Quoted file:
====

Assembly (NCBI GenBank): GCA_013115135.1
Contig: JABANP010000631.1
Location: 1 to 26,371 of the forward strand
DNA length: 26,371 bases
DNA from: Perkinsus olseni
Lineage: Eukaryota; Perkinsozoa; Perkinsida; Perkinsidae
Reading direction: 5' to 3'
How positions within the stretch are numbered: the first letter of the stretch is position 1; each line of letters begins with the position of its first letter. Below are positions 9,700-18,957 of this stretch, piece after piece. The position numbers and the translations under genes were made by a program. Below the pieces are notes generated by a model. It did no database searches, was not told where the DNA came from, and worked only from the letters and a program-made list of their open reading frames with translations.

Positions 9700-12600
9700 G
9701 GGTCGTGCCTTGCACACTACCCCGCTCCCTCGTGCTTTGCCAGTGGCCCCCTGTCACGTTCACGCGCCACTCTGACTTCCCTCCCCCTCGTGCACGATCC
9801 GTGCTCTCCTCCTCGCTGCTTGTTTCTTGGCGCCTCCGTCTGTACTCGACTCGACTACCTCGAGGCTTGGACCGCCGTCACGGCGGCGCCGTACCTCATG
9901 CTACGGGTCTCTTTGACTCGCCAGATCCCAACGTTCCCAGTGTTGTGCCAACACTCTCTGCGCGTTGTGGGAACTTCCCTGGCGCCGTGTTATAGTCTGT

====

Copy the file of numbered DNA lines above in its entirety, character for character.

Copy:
Assembly (NCBI GenBank): GCA_013115135.1
Contig: JABANP010000631.1
Location: 1 to 26,371 of the forward strand
DNA length: 26,371 bases
DNA from: Perkinsus olseni
Lineage: Eukaryota; Perkinsozoa; Perkinsida; Perkinsidae
Reading direction: 5' to 3'
How positions within the stretch are numbered: the first letter of the stretch is position 1; each line of letters begins with the position of its first letter. Below are positions 9,700-18,957 of this stretch, piece after piece. The position numbers and the translations under genes were made by a program. Below the pieces are notes generated by a model. It did no database searches, was not told where the DNA came from, and worked only from the letters and a program-made list of their open reading frames with translations.

Positions 9700-12600
9700 G
9701 GGTCGTGCCTTGCACACTACCCCGCTCCCTCGTGCTTTGCCAGTGGCCCCCTGTCACGTTCACGCGCCACTCTGACTTCCCTCCCCCTCGTGCACGATCC
9801 GTGCTCTCCTCCTCGCTGCTTGTTTCTTGGCGCCTCCGTCTGTACTCGACTCGACTACCTCGAGGCTTGGACCGCCGTCACGGCGGCGCCGTACCTCATG
9901 CTACGGGTCTCTTTGACTCGCCAGATCCCAACGTTCCCAGTGTTGTGCCAACACTCTCTGCGCGTTGTGGGAACTTCCCTGGCGCCGTGTTATAGTCTGT